Use this URL to cite or link to this record in EThOS: http://ethos.bl.uk/OrderDetails.do?uin=uk.bl.ethos.649608
Title: Energy resources and the role of mini and micro hydro power in northern India
Author: Doig, Alison
Awarding Body: University of Edinburgh
Current Institution: University of Edinburgh
Date of Award: 1994
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Abstract:
This thesis contends that development of mini and micro hydro power (MHP) resources can be both effective and beneficial for the development of Northern India. Fuelwood is the main energy source used in rural areas of the Indian Himalayan region. However, the increasing demand for forestry resources has resulted in the decline of the forest cover and caused environmental degradation of the region. In addition, as the rural system is brought into the wider market economy there is need to diversity economic activities in the region, which will further increase demand for energy. A substitute energy source is required to meet the increasing rural requirements. Commercial energy supplies to the remote hill areas have been inadequate and unreliable, therefore there has been growing interest in utilising decentralised renewable energy sources, of which MHP is one of the most mature and flexible. Much of the data for this study was collected during a year long study trip to India, based at the University of Roorkee in the north of Uttar Pradesh. In this thesis the development of MHP is considered in the wider context of Himalayan rural development planning and the overall energy sector in India. The experience of implementing MHP as a decentralised power source in India is also compared to the achievements in other Asian countries. An assessment has been made of the present infrastructure for MHP development and field research is reported and analysed from MHP projects in the hill region of Uttar Pradesh. The main aims of the study were to investigate the need for and the viability of MHP in the North of India.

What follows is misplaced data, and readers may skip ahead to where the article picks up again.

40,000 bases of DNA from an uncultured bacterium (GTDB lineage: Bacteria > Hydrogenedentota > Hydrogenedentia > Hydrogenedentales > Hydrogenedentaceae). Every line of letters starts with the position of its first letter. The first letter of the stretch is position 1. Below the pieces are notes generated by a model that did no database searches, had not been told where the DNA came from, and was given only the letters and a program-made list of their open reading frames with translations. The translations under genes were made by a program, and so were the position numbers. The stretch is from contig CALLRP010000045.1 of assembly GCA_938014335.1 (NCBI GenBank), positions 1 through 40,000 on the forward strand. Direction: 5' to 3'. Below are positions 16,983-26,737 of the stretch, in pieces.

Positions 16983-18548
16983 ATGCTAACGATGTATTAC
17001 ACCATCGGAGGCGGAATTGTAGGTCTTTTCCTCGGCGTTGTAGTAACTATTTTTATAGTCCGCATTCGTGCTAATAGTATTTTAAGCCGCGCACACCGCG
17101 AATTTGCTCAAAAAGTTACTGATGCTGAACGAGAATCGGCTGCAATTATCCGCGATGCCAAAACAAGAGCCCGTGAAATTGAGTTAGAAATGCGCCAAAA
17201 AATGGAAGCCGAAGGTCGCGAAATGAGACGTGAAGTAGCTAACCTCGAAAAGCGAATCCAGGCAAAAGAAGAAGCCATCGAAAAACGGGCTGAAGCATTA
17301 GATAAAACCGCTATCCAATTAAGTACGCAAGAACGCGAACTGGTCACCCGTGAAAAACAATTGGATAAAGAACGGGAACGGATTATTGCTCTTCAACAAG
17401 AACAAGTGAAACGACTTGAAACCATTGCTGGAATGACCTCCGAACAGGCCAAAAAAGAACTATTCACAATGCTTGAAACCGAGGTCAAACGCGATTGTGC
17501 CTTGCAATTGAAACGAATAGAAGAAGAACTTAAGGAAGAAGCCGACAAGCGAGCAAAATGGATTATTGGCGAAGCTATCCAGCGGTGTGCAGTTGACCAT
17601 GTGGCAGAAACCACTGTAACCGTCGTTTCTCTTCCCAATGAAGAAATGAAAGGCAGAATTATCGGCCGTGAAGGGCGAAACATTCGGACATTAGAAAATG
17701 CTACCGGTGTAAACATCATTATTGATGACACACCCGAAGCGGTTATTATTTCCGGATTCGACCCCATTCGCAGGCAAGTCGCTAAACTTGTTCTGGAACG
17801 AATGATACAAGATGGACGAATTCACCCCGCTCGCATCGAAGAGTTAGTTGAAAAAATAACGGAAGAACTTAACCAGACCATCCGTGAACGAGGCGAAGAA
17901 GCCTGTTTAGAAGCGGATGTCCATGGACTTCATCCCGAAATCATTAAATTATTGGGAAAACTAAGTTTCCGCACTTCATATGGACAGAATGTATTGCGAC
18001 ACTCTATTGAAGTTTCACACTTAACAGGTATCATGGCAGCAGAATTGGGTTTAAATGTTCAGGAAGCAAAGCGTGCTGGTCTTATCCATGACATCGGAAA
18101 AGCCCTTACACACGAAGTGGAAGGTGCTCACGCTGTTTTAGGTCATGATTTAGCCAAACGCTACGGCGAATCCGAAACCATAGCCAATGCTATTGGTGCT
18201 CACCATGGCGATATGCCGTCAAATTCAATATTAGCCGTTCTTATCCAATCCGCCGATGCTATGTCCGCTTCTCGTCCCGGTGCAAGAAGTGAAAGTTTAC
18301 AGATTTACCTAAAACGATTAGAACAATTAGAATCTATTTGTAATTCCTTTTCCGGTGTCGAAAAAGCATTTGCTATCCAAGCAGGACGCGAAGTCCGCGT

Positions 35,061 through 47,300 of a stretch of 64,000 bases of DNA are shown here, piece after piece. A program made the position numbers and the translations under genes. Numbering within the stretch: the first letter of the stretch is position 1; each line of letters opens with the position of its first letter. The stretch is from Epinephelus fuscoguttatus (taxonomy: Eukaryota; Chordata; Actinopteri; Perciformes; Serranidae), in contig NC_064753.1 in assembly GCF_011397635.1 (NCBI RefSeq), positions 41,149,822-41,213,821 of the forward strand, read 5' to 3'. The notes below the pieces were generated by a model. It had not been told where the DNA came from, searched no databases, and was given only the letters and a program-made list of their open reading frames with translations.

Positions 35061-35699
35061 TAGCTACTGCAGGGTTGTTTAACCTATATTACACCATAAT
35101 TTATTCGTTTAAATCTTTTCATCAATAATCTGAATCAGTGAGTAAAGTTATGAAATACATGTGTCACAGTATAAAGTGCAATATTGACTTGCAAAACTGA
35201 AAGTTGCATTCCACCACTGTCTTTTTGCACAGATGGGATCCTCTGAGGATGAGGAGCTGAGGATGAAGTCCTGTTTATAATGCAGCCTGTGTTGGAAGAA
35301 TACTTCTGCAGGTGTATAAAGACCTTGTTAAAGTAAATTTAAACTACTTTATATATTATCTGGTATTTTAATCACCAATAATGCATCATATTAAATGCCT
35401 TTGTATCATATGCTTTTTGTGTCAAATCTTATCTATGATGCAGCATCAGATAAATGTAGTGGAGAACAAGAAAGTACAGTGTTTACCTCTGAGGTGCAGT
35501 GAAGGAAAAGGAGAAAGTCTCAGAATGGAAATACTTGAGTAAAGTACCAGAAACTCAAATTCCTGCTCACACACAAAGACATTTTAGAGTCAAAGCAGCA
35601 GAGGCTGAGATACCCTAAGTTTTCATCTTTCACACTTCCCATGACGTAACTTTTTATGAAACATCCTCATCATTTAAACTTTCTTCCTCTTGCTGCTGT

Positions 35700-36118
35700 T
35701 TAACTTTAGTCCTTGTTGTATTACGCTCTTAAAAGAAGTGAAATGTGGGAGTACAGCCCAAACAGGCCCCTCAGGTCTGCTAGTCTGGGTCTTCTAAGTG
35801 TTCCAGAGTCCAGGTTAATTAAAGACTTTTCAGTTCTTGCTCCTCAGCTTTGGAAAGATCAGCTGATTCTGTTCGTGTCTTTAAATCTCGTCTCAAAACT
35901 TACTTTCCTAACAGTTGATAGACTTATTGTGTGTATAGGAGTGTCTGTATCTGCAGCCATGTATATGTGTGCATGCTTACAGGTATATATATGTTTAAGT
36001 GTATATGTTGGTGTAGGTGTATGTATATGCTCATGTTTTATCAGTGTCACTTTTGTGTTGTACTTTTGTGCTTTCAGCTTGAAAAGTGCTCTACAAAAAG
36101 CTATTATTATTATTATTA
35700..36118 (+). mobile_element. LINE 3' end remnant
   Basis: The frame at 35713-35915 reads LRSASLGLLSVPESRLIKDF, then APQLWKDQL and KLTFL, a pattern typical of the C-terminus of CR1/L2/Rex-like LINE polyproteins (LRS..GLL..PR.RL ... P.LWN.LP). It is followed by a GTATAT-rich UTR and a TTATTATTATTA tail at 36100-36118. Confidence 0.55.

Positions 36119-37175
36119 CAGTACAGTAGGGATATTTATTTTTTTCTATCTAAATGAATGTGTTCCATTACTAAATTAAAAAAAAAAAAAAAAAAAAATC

Supervisor: Not available Sponsor: Not available
Qualification Name: Thesis (Ph.D.) Qualification Level: Doctoral
EThOS ID: uk.bl.ethos.649608  DOI: Not available
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